Drop in current account deficit due to lower oil prices

Drop in current account deficit due to lower oil prices

The country's present account deficit for the year to 31 March suffered a fall due to dropping import costs, mainly because of lower oil prices.

This morning, Statistics New Zealand announced that the deficit plunged from 9% of GDP to 8.5% or from $3.72 billion to $2.68 billion. 
It should be noted that this is quite as per high both international and historical New Zealand standards. As of now the annual deficit is below $3 billion for the first time since March 2005.

Furthermore, for the first time since December 2003, the goods and services balance is now in surplus by $863 million.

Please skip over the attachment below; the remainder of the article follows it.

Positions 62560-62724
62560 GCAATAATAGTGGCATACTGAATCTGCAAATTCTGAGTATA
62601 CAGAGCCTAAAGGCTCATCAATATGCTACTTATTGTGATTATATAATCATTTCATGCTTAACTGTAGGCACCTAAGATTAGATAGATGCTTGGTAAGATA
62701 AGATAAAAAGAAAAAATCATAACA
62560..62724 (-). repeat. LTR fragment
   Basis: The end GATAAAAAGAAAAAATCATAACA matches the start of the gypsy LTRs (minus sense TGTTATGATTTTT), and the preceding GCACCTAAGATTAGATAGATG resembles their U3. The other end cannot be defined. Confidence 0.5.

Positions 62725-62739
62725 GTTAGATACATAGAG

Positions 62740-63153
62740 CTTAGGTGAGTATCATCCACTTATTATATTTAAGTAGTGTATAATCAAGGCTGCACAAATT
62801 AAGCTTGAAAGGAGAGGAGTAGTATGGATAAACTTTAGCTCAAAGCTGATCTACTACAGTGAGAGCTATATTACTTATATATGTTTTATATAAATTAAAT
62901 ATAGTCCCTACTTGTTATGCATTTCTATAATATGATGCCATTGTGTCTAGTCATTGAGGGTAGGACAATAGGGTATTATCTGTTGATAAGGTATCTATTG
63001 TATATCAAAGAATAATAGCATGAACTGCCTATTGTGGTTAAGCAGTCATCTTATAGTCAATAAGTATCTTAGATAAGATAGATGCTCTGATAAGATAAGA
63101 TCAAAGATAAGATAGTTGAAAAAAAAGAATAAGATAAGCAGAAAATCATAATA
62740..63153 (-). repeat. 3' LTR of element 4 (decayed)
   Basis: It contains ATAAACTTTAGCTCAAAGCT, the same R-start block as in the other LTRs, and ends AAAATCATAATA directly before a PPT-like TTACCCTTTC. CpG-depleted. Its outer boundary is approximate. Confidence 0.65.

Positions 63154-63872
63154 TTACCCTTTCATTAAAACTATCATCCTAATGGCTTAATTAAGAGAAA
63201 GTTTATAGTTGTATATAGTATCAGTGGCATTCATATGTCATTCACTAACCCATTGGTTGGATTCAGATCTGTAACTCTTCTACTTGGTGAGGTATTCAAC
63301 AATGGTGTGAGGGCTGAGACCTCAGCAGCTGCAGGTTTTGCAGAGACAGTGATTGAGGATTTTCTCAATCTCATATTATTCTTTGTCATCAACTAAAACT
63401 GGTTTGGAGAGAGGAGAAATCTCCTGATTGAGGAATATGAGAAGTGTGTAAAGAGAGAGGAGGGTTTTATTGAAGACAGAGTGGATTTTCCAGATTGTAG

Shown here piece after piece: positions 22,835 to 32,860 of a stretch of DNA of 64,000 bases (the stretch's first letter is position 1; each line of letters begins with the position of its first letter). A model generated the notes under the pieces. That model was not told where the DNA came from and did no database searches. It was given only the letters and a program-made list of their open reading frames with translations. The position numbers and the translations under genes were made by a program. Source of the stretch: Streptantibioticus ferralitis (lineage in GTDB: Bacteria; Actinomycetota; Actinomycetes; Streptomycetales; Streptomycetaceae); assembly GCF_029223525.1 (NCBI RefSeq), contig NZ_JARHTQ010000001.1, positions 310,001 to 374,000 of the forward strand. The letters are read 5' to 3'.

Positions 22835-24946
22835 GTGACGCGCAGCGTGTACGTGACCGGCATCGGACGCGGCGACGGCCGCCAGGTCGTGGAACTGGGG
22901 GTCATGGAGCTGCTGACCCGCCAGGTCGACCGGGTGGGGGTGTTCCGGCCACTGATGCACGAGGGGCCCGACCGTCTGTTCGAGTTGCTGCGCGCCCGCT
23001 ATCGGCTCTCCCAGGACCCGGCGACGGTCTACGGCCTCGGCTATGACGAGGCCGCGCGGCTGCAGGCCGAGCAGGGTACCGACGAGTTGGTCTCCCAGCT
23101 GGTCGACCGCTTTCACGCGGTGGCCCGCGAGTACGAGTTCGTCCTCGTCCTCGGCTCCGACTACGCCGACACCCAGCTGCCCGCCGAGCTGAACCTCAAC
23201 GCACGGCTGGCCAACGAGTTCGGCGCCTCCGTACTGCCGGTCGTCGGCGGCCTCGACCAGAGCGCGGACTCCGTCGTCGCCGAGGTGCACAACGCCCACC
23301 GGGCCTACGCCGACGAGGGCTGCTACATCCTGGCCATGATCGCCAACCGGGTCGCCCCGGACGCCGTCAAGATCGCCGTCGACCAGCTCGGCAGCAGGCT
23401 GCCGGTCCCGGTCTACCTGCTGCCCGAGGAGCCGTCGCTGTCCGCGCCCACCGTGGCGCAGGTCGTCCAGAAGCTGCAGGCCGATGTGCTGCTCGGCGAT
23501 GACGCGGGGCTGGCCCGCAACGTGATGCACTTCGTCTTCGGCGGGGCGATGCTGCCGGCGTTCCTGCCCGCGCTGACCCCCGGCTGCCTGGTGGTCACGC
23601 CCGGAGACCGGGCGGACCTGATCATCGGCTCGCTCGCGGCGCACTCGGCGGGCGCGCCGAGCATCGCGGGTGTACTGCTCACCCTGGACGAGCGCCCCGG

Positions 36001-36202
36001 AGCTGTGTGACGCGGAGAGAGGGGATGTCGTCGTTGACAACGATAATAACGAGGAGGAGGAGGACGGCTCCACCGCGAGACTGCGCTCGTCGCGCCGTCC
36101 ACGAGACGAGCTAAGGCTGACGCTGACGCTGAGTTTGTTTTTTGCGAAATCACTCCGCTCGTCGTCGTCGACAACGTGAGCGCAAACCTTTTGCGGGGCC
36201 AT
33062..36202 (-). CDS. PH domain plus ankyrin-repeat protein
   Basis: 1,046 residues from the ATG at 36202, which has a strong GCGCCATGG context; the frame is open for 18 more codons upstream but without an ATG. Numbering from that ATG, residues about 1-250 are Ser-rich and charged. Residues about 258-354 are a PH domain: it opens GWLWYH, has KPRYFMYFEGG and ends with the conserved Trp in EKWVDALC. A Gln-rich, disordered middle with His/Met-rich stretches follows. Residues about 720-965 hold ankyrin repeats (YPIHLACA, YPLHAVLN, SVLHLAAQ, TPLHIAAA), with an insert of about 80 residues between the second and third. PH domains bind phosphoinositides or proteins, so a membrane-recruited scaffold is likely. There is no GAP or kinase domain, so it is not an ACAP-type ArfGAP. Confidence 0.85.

The recession has also led to fewer imports apart from the lower oil prices.

As of now, investment income is well into deficit and it is now $3.272 billion for the year, growing $35 million over the quarter.

A drop in income from New Zealand investment abroad is the main reason, which plunged $192 million, partially offset by a fall in investment income from foreign investment in New Zealand, which fell $158 million.

It was concluded by the figures that New Zealand is still a debtor nation - the country's liabilities exceed assets by $176.6 billion or 98.2% of GDP.